National Public Radio (NPR) recently published a memo to remind its journalists about the importance of sanitizing abortion language, so it does not appear that they are conceding to the pro-life view of the procedure as the violent murder of a pre-born baby. In the memo Mark Memmott, listed as NPR's supervising senior editor for standards and practices, noted that with the recent media attention given to abortion legislation in Georgia and Alabama, it was important to tutor writers new to the abortion debate on how to steer clear of certain terms used by pro-life writers.
Memmott started out by warning journalists to downplay the term “fetal heartbeat” when referring to legislation meant to protect the unborn, reminding them that “heartbeat activity can be detected ‘about six weeks into a pregnancy,’” citing previous NPR sources. “That's at least a few weeks before an embryo is a fetus.”
Calling pro-life individuals “opponents,” Memmott advised his NPR journalists that they should never use the term “partial-birth abortion,” but should instead refer to the unspeakably brutal procedure inflicted on late-term, viable pre-born infants as “intact dilation and extraction” when referring to late-term abortions, which is, of itself, a forbidden term. Instead of “late-term,” pro-abortion writers are to refer to “a certain procedure performed after the first trimester of pregnancy.”
Also, Memmott advised, “NPR doesn't use the term ‘abortion clinics.’ We say instead, ‘medical or health clinics that perform abortions.’” The point, Memmott explained, “is not to use abortion before the word clinic.” After all, such clinics “perform other procedures” in addition to dispatching pre-born babies.
As for the terms “pre-born,” “unborn,” or “baby,” Memmott’s advice here may be the most troubling. “The term ‘unborn’ implies that there is a baby inside a pregnant woman, not a fetus,” he writes, adding dismissively that “babies are not babies until they are born. They're fetuses. Incorrectly calling a fetus a ‘baby’ or ‘the unborn’ is part of the strategy used by antiabortion [read: pro-life] groups to shift language/legality/public opinion.”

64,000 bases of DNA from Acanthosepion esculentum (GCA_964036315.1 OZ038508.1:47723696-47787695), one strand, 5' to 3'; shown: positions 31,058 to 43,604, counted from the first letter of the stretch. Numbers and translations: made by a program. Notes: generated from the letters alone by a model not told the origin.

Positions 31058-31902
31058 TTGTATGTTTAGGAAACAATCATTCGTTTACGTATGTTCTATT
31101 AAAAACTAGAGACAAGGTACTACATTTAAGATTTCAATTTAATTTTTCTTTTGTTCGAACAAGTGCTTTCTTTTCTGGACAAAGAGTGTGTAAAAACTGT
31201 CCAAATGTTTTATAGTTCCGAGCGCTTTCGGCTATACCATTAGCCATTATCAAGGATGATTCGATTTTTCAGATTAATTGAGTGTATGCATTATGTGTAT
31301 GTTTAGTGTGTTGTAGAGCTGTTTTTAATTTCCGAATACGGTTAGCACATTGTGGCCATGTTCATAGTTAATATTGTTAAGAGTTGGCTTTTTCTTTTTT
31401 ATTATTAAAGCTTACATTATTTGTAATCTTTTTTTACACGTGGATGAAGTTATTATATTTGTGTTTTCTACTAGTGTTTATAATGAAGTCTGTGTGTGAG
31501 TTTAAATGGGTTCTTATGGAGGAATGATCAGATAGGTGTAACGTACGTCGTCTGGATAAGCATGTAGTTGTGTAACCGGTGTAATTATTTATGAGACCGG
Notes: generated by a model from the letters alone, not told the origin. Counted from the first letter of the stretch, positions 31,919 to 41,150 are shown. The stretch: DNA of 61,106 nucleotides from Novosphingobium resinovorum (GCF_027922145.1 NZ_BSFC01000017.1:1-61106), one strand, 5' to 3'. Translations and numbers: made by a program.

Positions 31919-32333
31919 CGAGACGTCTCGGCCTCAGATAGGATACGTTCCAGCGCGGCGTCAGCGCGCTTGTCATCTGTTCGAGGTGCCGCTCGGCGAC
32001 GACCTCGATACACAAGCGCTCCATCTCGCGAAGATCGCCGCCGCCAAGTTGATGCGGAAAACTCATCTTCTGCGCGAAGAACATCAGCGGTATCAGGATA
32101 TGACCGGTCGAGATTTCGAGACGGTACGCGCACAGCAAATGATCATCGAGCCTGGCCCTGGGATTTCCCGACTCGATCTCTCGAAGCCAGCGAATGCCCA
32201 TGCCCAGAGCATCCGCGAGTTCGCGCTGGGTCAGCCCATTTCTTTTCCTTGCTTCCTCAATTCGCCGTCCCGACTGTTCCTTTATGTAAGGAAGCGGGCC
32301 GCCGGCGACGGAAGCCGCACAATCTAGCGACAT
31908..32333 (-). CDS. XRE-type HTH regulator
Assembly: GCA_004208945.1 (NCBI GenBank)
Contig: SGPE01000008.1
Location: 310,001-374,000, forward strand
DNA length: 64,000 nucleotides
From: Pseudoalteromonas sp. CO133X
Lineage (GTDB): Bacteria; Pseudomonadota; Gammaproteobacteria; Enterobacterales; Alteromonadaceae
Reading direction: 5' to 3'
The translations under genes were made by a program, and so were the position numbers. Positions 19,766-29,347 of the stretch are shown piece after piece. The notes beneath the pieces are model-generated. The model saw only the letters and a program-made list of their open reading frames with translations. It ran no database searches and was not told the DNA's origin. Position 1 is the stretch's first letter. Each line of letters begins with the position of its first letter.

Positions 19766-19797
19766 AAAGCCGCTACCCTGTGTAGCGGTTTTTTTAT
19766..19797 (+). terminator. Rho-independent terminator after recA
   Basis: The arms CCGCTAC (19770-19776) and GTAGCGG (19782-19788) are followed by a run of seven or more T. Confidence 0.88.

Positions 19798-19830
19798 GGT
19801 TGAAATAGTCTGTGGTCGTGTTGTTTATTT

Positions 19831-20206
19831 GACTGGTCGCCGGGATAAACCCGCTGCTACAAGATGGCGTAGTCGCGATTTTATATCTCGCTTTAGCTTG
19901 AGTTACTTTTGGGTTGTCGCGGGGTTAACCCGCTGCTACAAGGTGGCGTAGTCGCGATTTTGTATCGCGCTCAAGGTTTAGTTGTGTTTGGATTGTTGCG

In response Tim Graham, director of media analysis at the Media Research Center, noted that the NPR/Memmott memo has nothing to do with re-enforcing journalistic objectivity, but is, instead, all about “using language to shift public opinion. It's fascinating that liberals who are so exquisitely sensitive about the dignity and humanity of the ‘illegal immigrant’ — don't use that term! — or the people denying their gender ‘assigned at birth’ can so easily dehumanize babies with the term ‘fetus.’”
Graham observed that, outside the issue of abortion, the term “baby” is almost always used to refer to a pre-born human. He offered the example of the world-renowned Mayo Clinic telling new parents “how your baby grows and develops during the first trimester.”
In an op-ed piece for the Washington Examiner, Quin Hillyer wrote that “every single word-usage option” given by Memmott “is resolved in favor of language preferred by those who support liberal, widespread access to legalized abortion, against those who would further restrict the practice. Throughout the notice, the tone drips with contempt for pro-lifers."
CBN News observed that Memmott’s pre-selected verbiage for NPR journalists “reveals two things: (1) Many in the media have already chosen their side and (2) those in the pro-abortion camp have a fundamental misunderstanding of the pro-life movement. It has nothing to do with suppressing a woman’s — a mother’s — ‘rights.’ Rather, the pro-life movement is about protecting the rights of the child who has not yet been born and is unable to defend his or her inalienable rights.”